She began work at one of the nurseries at which she'd done placement work, and all seemed great at the beginning. However, she soon began to second guess everything she had to do, she lost confidence in herself and her abilities and was convinced she was going to lose her job. One day, in 2009, she just cracked up. She rose in the morning, to get ready for work, but couldn't leave the garden to walk there..she returned to the house and just sat repeatedly saying she was going mad, she just said the words over and over again very quickly and hysterically, whilst crying. I rang the nursery and in tears tried to explain what was the matter. Later that day we visited her GP who gave her 1 Prozac tablet to take. I had already noticed that my daughter had started shaking in addition to stammering when she spoke and just generally being extremely upset. Within a few days the shaking had extended into other parts of her body, until after 4 days her whole body was affected by her limbs shaking, rising and falling, facial tics and some vocalising, animal noises and such..no swearing. This wasn't like Tourettes where you get an urge to release feelings that you must make the noises or move limbs etc. this was just happening in spite of my daughter just sitting quietly..even as her initial anxiety had faded. The GP tried to blame the Prozac and my daughter was told not to take anymore, which was just as well, as my daughter and I aren't keen on that particular drug. We panicked after the 4 days when my daughter's whole body and speech was affected, and rang the out of hours surgery..we went to visit the clinic nearby and the doctor there was immediately shocked to see my daughter's condition and assumed it was a neurological disorder. He arranged for an ambulance to take us to hospital and we stayed overnight waiting for a doctor to see us. He didn't arrive until the morning, by which time my daughter's shaking/speech affectation had reduced to just a slight tremble. We tried to explain what had been happening but he was very dismissive and told my daughter she was just getting herself worked up, and should be fine to return to work on Monday..I couldn't believe it! We were sent home on the shuttle bus which travelled between the 2 hospitals, and my daughter's shaking resumed as we were walking down the hospital corridors to reach the bus. We had a week's holiday booked at a holiday camp on the Monday, and my daughter was determined that we should still go, in spite of her symptoms, so we went. Her condition varied from great..walking, talking, dancing normally, to having to be wheelchair bound because her walking was so badly affected, and to her limbs, head and arms shaking and throwing themselves around while watching shows or just going out shopping or sightseeing. It was exhausting for all of us, but especially for my daughter. She was frustrated, however the movements in her body began to subside after this holiday and she received further counselling for 4 months until she felt able to start looking for work again..the nursery she had worked for had made her redundant in the meantime while she had been off work claiming sickness benefit.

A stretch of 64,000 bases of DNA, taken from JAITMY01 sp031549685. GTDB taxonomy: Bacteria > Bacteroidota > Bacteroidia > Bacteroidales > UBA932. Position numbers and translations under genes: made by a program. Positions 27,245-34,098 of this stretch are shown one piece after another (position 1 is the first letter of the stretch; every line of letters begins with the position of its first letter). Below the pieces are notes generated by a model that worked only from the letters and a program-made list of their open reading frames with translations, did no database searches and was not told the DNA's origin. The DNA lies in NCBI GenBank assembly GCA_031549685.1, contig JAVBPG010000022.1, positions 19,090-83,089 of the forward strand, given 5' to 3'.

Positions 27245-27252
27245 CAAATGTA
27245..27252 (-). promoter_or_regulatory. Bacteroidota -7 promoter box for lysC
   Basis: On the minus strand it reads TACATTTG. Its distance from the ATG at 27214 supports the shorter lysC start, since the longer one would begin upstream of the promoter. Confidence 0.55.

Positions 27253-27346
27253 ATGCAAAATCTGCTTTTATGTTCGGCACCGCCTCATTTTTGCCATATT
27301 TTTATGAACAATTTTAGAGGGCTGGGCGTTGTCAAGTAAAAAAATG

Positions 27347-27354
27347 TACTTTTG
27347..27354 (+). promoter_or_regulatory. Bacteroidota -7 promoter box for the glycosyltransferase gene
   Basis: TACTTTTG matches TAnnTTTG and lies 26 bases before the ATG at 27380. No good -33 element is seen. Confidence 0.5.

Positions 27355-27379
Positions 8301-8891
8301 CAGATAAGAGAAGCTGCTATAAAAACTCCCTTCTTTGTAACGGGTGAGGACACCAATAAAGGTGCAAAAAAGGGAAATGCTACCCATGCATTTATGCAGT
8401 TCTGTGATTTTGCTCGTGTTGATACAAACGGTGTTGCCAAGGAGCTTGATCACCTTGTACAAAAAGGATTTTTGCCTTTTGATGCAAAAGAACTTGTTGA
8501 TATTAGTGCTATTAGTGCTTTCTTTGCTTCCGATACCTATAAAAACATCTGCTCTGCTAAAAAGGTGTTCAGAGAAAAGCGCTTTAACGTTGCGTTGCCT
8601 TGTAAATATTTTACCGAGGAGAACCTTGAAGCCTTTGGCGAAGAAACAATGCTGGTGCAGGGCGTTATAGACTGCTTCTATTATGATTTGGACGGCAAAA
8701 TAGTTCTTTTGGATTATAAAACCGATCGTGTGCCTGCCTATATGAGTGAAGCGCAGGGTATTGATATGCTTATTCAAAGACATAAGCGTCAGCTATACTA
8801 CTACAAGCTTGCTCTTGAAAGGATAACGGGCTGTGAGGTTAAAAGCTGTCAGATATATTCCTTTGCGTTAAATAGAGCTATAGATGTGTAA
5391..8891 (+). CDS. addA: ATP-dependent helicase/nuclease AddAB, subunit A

Now fast forward again to 2012. February my daughter had a slight shaking attack, April the attacks returned with a vengeance and carried on throughout the year till the end of August. During this time my daughter received Cognitive Behavioural Therapy, which helped her very much, however she had had to be on long term leave from her current job again. It was felt at the time that the symptoms had returned because my daughter was being treated very badly by her manager and she also felt the supervisor was playing games, being kind to my daughter and asking her to confide in her about any troubled feelings she had at work, then telling the manager about it, and not making the whole situation any better for her. In September/October time my daughter felt she could try back at work. Her new GP had written a medical report for them, stating that the management needed to support my daughter much more, in order for her to be able to work for them again, and also she would go back but only work a fraction of her previous hours. She was to receive sickness benefit still, and this work would be classed as 'permitted work' only, for 12 months.